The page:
The Art of Freedom: Teaching the Humanities to the Poor
A conversation in a prison cell sparks an ambitious undertaking to attack the roots of long-term poverty.Seeking answers to the toughest questions about poverty in the United States, Earl Shorris had looked everywhere. At last, one resounding answer came from a conversation with a woman in a maximum-security prison: the difference between rich and poor is the humanities. Shorris took that idea and started a course at the Clemente Family Guidance Center in New York. With a faculty of friends, he began teaching the great works of literature and philosophy—from Plato to Kant, from Cervantes to Garcia Marquez—at the college level to dropouts, immigrants, and ex-prisoners. From that first class came two dentists, a nurse, two PhDs, a fashion designer, a drug counselor, and other successes.
Over the course of seventeen years the course expanded to many U.S. cities and foreign countries. Now Earl Shorris has written the stories of those who teach and those who study the humanities—a tribute to the courage of people rising from unspeakable poverty to engage in dialogue with professors from great universities around the world.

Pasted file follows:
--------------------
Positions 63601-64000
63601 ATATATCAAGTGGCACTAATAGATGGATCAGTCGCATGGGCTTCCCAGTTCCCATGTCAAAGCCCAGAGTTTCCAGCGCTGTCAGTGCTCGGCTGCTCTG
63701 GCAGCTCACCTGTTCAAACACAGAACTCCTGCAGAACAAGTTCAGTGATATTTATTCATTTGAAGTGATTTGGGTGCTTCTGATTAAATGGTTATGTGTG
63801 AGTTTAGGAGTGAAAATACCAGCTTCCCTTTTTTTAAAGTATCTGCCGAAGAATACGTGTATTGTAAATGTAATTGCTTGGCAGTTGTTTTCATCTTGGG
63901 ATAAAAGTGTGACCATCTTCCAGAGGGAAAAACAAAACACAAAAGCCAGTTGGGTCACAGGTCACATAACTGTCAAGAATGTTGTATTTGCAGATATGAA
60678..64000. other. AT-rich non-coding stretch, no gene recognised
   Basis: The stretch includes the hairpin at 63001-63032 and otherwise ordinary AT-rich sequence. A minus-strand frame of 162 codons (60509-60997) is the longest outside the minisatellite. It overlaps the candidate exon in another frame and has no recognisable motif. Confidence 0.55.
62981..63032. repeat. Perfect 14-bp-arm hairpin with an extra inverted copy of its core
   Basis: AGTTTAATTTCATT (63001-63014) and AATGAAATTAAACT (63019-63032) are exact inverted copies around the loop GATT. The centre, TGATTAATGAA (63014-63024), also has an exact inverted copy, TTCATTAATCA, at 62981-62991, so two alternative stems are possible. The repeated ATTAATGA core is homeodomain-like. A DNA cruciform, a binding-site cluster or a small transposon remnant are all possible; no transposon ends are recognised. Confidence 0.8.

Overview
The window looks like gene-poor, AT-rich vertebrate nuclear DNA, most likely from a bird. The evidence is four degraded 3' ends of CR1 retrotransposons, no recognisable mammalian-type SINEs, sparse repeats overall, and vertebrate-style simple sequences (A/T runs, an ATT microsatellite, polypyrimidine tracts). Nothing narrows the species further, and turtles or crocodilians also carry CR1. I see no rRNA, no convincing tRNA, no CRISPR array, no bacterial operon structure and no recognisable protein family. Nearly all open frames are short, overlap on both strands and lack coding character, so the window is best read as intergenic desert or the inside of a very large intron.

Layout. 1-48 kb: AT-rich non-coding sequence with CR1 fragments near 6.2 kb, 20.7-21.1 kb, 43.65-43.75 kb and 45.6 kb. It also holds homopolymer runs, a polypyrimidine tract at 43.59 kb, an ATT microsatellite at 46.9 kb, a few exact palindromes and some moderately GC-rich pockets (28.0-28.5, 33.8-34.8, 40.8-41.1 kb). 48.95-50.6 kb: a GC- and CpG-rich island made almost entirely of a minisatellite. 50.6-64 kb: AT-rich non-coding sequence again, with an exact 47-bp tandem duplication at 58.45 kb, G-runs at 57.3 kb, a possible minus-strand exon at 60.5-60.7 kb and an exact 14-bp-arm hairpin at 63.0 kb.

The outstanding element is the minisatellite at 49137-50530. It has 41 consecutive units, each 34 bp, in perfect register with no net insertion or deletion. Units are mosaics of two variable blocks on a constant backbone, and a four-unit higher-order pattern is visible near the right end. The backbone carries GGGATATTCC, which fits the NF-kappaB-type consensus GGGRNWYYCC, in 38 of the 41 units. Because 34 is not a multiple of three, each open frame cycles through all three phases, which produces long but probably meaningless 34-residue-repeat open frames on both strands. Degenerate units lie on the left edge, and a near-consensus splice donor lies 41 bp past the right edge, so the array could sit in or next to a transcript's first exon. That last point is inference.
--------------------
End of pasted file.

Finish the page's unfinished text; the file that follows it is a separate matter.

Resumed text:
This year, in a high school on the South Side of Chicago, a Clemente Course has begun that may change the character of public education in America and perhaps the world.
What people are saying - Write a review
LibraryThing ReviewUser Review - joeydag - LibraryThing
I did not finish reading this collection of reports from the author's experiences of teaching humanities to the poor. It was a moving story but not compelling enough for me to want to finish. His use ... Read full review
THE ART OF FREEDOM: Teaching the Humanities to the PoorUser Review - Kirkus
A prolific author and founder of the Clemente Course in the Humanities, a free program designed to teach reflective thinking to the disadvantaged, tells stories about the students and teachers touched ... Read full review